WHAT ABOUT INSURANCE?

Insurance coverage is sparse and often non-existent for queer folx trying to conceive. Insurance covered a bit of my testing (bloodwork and genetic testing) at our fertility clinic but would not cover our IUI’s until we had a certain amount of unsuccessful attempts, and by that time, we’d be financially drained. I encourage you to talk to your insurance provider to see what they do and don’t cover, so you’re aware of your coverage and benefits.


Finding support…

Aligning with other queer people on this conception and pregnancy journey has provided me with monumental support and empowerment. I appreciate all the love and encouragement from my straight friends, but they aren’t equipped with the experiences, challenges, or navigated the conversations we face. QUEER COMMUNITY IS VITAL.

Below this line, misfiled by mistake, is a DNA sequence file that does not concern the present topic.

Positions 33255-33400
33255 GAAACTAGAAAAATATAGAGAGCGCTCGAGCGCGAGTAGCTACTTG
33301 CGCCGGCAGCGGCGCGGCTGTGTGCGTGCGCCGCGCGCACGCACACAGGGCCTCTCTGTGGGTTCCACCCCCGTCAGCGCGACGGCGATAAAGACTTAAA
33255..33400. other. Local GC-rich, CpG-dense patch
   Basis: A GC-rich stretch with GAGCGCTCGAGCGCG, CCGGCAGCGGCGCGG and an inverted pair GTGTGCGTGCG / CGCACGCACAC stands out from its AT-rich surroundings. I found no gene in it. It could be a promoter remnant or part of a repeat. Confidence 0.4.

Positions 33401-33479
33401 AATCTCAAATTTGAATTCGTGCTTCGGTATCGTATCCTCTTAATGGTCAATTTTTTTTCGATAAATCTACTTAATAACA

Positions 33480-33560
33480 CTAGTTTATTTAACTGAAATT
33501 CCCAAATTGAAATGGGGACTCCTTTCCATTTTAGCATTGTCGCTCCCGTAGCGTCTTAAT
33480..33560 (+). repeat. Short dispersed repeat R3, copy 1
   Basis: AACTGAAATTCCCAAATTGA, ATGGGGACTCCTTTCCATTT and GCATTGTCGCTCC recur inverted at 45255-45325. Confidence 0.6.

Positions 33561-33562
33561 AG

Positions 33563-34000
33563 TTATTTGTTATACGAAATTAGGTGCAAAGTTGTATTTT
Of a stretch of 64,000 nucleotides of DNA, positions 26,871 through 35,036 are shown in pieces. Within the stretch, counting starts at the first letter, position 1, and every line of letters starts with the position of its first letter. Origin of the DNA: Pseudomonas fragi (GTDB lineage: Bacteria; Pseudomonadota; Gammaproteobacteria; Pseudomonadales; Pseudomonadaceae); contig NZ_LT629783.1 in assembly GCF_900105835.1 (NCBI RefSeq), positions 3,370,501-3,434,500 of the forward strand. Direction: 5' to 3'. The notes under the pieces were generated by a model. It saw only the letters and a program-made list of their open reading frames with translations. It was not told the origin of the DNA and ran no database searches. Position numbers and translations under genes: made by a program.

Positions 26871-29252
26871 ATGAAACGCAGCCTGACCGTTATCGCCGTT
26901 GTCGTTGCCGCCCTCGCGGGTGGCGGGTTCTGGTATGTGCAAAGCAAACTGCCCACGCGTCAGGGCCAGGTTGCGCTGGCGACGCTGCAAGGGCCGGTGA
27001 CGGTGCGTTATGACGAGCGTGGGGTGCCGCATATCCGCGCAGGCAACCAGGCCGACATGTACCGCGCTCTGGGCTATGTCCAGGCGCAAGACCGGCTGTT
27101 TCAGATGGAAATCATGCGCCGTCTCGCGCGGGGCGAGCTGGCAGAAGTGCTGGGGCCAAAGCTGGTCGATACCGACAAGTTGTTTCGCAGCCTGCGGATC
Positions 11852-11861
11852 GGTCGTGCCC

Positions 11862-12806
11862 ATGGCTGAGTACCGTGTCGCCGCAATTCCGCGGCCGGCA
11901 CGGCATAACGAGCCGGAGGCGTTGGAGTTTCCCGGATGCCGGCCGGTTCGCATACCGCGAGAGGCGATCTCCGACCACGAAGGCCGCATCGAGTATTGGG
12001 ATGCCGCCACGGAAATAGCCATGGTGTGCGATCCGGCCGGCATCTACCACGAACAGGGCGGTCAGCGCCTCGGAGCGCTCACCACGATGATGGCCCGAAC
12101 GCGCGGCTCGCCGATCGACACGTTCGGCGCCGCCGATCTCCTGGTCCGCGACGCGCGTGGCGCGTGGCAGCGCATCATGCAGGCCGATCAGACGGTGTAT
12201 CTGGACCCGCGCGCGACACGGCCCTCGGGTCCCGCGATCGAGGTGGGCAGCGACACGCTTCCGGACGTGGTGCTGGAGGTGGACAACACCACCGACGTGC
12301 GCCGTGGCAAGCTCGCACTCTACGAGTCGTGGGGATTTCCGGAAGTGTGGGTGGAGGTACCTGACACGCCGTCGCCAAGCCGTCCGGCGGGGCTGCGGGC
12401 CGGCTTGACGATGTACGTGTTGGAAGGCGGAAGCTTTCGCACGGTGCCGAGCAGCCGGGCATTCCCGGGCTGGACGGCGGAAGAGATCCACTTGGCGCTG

One particular space that has been the safest, comforting, and validating forms of support has been through this virtual group (we Zoom every Friday) created byLove Over Fear Wellness and Birth. This space exists for LGBTQIA2+ folx who are trying to conceive, who are pregnant, and who are parents.

JB of Love Over Fear Wellness and Birth is also the creator of “Queer + Pregnant: A Pregnancy Journal”, which is needed in the sea of feminine and heteronormative pregnancy journals. I highly recommend it, no matter where you are in your planning, fertility, conception, pregnancy, or parenting journey.

Seattle-based MAIA Midwifery offers a vartiety of online classes and support groups for LGBTQIA2+ folx including IVF, insemination and parenting support groups to childbirth classes and virtual fertility visits.